Charming Dutovlje (elevation: 313.2 m) along the Sežana–Nova Gorica road was first mentioned in 1284. The village life is concentrated around the St. George Church (Cerkev Sv. Jurija), where the Knights Templar once had their fort.  

In 1906, the first train passed through Dutovlje and it’s still running today (it will take you cc 2 hours to get here from Ljubljana, with changing trains in Sežana). We chose to get here with a bus from Sežana and to hike backwards towards Tomaj. 

The Karst (Kras) region is also called the land of Teran wine. 

As we walked towards Tomaj, the clouds were gathering and the young green grapes danced in the summer wind.

Still, we took time to observe the flat world around the village covered by terra rossa, on which the Refošk vine grows in the vineyards, producing the famous Refošk and Teran wine. In addition to red wines, they also produce Malvasia here. 

With an area of 575 hectares, Kras (Karst) is the smallest wine–growing district in Slovenia.

The characteristic terra rossa or jerina red soil, rich in minerals and iron, has a significant effect on the growth of vines, as reflected in Karst wines. 

In Tomaj we passed a house where Srečko Kosovel lived with his family in his later years. He is also buried in Tomaj, dying at the age of 22. Young poet caught a severe cold after spending a whole night at the train station (he missed his train to Ljubljana), developing a bad flue and later dying of meningitis.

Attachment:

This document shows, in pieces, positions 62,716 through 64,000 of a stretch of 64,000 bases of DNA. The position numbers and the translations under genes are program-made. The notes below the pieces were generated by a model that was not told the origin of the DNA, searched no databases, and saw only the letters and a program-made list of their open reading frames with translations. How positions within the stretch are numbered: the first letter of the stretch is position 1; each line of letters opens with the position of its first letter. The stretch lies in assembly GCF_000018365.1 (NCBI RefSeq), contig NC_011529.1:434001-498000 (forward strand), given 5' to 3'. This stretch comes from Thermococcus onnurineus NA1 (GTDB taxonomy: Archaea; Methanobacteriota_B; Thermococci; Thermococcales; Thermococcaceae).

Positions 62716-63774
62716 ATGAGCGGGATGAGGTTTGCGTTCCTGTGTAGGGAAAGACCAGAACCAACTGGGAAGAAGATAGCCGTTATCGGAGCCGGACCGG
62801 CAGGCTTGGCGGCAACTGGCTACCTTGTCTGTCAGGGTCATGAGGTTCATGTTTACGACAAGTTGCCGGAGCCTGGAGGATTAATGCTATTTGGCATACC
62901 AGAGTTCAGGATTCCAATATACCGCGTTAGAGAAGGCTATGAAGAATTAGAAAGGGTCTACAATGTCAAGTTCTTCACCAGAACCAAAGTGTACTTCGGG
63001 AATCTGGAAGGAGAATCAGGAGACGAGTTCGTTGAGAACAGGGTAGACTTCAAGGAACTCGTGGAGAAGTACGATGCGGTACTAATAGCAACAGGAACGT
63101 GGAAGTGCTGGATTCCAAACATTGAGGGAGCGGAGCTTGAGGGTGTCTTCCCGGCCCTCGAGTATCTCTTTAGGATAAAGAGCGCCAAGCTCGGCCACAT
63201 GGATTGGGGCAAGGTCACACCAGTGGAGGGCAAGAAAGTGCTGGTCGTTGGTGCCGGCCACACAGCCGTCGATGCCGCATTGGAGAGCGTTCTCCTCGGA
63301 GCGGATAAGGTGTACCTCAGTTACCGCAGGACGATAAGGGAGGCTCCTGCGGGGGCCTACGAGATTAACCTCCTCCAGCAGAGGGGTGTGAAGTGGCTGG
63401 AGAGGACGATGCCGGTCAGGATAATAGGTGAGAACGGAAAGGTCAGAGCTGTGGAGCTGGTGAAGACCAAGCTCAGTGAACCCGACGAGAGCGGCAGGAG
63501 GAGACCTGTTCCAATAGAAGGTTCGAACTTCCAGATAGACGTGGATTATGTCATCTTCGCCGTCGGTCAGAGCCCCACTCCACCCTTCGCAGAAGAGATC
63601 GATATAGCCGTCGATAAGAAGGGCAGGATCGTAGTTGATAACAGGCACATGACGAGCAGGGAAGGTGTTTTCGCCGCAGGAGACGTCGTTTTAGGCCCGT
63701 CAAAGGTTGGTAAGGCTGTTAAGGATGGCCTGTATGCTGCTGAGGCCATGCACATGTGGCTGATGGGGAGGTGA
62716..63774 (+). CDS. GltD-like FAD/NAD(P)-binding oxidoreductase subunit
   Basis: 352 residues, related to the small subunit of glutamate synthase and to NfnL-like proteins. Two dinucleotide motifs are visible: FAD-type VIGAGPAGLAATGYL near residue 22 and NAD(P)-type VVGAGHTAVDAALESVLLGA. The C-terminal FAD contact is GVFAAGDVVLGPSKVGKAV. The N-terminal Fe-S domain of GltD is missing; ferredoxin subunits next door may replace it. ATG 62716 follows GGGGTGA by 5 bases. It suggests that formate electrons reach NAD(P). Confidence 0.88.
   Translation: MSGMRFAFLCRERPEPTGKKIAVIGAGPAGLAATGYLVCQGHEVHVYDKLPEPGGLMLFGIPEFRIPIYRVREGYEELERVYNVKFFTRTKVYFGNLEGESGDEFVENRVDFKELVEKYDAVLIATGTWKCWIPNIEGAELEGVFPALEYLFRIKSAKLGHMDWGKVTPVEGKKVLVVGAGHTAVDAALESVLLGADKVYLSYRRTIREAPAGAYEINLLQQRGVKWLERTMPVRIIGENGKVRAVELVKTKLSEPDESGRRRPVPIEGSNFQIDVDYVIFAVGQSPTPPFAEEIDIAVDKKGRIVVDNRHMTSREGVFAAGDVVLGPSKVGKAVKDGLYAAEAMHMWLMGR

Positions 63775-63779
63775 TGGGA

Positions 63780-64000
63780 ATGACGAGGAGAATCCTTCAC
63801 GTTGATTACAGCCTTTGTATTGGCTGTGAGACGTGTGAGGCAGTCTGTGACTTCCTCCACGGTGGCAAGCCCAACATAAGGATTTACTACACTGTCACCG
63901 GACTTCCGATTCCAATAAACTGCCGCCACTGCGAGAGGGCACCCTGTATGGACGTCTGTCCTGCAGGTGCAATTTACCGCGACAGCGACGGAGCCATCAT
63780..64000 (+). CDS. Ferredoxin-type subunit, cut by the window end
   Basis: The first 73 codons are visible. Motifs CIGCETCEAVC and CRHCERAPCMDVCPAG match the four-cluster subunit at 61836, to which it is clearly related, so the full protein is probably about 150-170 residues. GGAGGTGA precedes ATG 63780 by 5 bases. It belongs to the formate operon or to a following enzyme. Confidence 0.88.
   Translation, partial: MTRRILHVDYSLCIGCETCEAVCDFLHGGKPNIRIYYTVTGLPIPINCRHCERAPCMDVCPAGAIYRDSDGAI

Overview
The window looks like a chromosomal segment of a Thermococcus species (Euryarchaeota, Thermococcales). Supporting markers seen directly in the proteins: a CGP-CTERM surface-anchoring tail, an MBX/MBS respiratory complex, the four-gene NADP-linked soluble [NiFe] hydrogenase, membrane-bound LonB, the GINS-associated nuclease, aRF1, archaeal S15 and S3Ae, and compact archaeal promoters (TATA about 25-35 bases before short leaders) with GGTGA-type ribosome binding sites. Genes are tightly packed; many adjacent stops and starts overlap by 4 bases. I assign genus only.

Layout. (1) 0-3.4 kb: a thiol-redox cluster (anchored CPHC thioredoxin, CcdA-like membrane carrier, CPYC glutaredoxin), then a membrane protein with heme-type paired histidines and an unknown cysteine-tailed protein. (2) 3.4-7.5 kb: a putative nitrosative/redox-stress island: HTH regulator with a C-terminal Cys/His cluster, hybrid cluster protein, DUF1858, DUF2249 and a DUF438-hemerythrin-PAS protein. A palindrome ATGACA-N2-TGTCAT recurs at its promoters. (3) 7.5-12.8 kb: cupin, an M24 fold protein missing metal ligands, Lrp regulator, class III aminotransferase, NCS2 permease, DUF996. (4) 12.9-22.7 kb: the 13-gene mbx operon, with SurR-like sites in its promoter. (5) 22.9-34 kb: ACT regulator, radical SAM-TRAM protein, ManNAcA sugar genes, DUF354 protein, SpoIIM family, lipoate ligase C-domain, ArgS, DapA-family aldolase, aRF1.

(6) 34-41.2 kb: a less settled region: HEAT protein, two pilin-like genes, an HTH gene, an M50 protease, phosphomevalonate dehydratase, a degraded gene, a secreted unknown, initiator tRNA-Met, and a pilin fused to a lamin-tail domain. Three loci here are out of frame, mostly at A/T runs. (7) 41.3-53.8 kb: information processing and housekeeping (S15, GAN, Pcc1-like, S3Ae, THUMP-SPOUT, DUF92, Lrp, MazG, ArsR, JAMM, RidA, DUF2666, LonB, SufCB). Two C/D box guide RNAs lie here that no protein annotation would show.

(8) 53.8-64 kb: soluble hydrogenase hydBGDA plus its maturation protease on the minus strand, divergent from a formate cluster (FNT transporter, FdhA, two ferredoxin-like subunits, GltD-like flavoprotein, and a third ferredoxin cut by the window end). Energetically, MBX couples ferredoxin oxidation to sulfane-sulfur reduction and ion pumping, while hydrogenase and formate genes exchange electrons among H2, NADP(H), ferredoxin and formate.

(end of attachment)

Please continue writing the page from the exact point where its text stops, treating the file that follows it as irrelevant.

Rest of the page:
Kosovel’s House (Kosovelova domačija)a visit has to be pre-arranged by calling 031 602 433 or visiting TIC Sežana’s tourist office in Sežana.

Picturesque Štanjel 

We made it to Štanjel in the evening, which made the moment of entering the ancient fortified village even more spectacular. The three-coloured cat sitting on the town walls was a perfect addition to the scenery. 

We found our bed in the house of Marija and Jožef Švegelj who are running a lovely pension here.  

Štanjel town walls that surround most of the village were built in the 15th century to protect the settlement from the Ottoman raids.